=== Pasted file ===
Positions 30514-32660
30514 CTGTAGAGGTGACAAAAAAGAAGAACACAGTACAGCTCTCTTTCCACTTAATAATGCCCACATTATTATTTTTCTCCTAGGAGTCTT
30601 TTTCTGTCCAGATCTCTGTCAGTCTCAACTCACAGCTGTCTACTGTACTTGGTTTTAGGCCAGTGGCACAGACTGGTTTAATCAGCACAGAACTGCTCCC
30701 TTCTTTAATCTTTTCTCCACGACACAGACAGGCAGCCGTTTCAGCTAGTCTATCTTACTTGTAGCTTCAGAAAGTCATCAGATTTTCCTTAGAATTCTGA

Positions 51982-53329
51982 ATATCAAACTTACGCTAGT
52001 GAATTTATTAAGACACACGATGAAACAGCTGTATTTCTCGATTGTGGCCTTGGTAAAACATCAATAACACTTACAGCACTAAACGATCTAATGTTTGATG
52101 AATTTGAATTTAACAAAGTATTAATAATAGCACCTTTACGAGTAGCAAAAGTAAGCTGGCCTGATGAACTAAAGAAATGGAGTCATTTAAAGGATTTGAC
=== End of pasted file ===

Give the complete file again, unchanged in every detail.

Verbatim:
Positions 30514-32660
30514 CTGTAGAGGTGACAAAAAAGAAGAACACAGTACAGCTCTCTTTCCACTTAATAATGCCCACATTATTATTTTTCTCCTAGGAGTCTT
30601 TTTCTGTCCAGATCTCTGTCAGTCTCAACTCACAGCTGTCTACTGTACTTGGTTTTAGGCCAGTGGCACAGACTGGTTTAATCAGCACAGAACTGCTCCC
30701 TTCTTTAATCTTTTCTCCACGACACAGACAGGCAGCCGTTTCAGCTAGTCTATCTTACTTGTAGCTTCAGAAAGTCATCAGATTTTCCTTAGAATTCTGA

Positions 51982-53329
51982 ATATCAAACTTACGCTAGT
52001 GAATTTATTAAGACACACGATGAAACAGCTGTATTTCTCGATTGTGGCCTTGGTAAAACATCAATAACACTTACAGCACTAAACGATCTAATGTTTGATG
52101 AATTTGAATTTAACAAAGTATTAATAATAGCACCTTTACGAGTAGCAAAAGTAAGCTGGCCTGATGAACTAAAGAAATGGAGTCATTTAAAGGATTTGAC